Why CRT monitors were better

I stumbled onto a 21" Magnavox tube with component inputs a few years back. Needed some capacitors replaced but my father-in-law used to be a TV tech so he helped with that part of it.

I use it to play old games. I have a few consoles hooked up to it, and a MiSTer.

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Another CRT advantage: Kitties can park themselves on top for the warmth they crave and not disturb you as you type away.

Holy crap: Late again!!

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My 19 inch CRY monitor was almost big enough for the dog to lie on it.

But likely not safe.

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I used to have some old monitors dumpster-dived from the control room of a major TV network.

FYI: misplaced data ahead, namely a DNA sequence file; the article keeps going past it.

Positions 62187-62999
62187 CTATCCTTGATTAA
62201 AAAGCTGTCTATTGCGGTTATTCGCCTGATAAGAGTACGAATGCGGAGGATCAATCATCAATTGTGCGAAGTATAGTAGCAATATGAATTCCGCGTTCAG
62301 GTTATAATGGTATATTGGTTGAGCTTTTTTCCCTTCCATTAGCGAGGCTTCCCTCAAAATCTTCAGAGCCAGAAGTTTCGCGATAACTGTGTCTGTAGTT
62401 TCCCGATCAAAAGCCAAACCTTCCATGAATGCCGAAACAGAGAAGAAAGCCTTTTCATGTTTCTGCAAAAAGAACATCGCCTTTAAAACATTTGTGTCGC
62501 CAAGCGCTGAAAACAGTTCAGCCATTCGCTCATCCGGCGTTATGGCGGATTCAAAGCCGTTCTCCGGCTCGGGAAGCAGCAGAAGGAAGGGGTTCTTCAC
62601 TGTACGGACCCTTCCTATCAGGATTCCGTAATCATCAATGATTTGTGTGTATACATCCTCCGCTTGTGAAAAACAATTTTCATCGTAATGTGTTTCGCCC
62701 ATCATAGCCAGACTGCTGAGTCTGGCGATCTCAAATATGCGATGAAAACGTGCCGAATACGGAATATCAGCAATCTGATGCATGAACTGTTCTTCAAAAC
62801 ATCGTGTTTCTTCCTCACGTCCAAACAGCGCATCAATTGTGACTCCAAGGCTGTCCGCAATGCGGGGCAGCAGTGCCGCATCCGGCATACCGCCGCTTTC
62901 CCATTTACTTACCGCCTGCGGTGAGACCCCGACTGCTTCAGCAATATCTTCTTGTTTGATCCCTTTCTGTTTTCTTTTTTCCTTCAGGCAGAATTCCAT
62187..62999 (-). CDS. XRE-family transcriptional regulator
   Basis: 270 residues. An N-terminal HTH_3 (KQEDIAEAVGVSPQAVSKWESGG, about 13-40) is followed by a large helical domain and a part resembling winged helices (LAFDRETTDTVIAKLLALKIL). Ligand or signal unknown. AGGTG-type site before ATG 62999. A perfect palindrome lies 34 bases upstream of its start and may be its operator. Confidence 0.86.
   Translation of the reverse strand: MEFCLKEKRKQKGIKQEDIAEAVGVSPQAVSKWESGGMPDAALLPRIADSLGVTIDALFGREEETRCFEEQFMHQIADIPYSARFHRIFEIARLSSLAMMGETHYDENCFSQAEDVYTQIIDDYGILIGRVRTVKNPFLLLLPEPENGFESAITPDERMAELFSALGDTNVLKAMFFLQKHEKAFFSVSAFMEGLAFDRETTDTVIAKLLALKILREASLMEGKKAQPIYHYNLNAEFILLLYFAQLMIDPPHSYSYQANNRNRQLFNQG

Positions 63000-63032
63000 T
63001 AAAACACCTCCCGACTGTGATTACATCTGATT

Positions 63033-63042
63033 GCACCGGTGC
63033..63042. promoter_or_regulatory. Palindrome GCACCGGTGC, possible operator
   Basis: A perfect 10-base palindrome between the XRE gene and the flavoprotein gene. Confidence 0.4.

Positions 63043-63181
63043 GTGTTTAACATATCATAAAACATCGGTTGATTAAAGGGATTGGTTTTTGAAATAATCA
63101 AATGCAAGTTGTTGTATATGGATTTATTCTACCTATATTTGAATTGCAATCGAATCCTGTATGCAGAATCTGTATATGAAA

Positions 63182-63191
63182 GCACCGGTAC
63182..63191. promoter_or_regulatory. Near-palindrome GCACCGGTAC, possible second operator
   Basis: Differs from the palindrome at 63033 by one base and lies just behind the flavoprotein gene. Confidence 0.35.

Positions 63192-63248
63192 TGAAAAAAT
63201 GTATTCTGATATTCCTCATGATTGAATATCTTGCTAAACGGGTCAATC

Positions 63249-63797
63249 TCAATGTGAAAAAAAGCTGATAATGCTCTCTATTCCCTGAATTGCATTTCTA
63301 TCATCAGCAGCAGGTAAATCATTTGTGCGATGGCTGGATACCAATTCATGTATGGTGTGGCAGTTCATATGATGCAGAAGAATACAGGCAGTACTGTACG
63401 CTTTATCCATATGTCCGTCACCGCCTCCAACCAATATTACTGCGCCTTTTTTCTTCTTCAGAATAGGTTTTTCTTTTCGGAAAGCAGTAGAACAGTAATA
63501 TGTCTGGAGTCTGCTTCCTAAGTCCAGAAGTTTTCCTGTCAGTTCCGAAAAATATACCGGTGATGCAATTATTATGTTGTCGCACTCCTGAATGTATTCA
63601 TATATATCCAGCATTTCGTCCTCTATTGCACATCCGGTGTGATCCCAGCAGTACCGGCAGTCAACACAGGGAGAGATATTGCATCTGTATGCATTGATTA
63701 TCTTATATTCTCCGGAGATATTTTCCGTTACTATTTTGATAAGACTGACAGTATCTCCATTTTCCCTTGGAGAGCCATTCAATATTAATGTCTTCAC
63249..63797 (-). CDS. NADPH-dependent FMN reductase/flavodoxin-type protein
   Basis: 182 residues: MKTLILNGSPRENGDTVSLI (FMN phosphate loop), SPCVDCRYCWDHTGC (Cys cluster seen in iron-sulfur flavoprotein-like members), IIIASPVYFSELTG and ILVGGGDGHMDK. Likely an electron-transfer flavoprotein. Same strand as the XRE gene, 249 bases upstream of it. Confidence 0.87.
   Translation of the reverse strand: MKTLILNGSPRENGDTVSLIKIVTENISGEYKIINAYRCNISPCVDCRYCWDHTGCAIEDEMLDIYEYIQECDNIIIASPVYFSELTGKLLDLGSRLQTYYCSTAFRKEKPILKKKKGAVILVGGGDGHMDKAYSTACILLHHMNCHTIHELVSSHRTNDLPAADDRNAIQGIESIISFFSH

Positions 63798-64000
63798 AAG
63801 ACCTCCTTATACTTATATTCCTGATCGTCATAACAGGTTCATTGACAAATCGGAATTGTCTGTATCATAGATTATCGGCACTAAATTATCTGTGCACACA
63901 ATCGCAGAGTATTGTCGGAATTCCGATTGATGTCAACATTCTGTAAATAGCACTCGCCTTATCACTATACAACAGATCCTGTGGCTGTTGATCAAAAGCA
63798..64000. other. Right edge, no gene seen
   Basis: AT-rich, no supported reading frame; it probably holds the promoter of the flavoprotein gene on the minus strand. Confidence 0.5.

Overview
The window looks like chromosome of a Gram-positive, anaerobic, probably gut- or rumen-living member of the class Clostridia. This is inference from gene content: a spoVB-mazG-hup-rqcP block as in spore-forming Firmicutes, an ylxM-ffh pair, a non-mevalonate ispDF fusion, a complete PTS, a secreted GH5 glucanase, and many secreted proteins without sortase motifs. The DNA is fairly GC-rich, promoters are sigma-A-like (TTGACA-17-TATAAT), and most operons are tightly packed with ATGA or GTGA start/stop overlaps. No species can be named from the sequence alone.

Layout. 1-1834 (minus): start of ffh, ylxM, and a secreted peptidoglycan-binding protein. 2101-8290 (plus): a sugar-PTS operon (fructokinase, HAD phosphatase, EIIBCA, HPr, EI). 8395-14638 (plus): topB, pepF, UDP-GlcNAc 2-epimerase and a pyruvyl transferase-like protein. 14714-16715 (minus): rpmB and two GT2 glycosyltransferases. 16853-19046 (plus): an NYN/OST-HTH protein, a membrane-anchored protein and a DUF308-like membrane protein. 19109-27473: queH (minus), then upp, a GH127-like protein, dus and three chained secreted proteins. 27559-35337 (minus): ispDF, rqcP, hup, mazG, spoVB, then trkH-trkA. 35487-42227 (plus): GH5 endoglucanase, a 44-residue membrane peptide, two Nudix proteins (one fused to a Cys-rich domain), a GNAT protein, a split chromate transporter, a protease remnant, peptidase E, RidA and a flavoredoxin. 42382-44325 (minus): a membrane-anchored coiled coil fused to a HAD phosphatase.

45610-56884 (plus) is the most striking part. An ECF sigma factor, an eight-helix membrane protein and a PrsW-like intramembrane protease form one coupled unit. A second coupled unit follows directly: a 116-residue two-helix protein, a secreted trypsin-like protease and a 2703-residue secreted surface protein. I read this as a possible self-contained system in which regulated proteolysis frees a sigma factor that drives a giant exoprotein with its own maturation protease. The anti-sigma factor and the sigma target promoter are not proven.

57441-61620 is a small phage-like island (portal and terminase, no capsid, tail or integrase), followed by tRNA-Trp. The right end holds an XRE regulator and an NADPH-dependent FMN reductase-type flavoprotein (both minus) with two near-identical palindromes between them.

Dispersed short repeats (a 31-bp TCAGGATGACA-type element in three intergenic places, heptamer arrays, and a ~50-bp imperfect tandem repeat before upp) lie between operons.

They sucked. They all had ‘88:88;88’ burnt into them from displaying timecode for so long, and the phosphors were pretty faded.

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Don’t forget ‘purity problems’. Getting all three electron guns on (slightly different) targets across the entire display tended to be nontrivial.

Cheaper displays with big fuzzy phosphors or weaknesses somewhere else in the effective analog bandwidth tended to cover this up by sucking in ways that made it noticeable only in dramatic cases; but CRTs that were actually good could drive you nuts.

What made it even worse was that the default X11 root window pattern looks something like

which is absolutely pin-sharp on any LCD that isn’t atrocious garbage; but was always ups for a game of “moiré money, moiré problems” on pretty much any CRT I ever got my hands on.

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And strobing moiré on an interlaced display!

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Let’s just all pretend that interlaced video didn’t happen; and was never a thing. Please.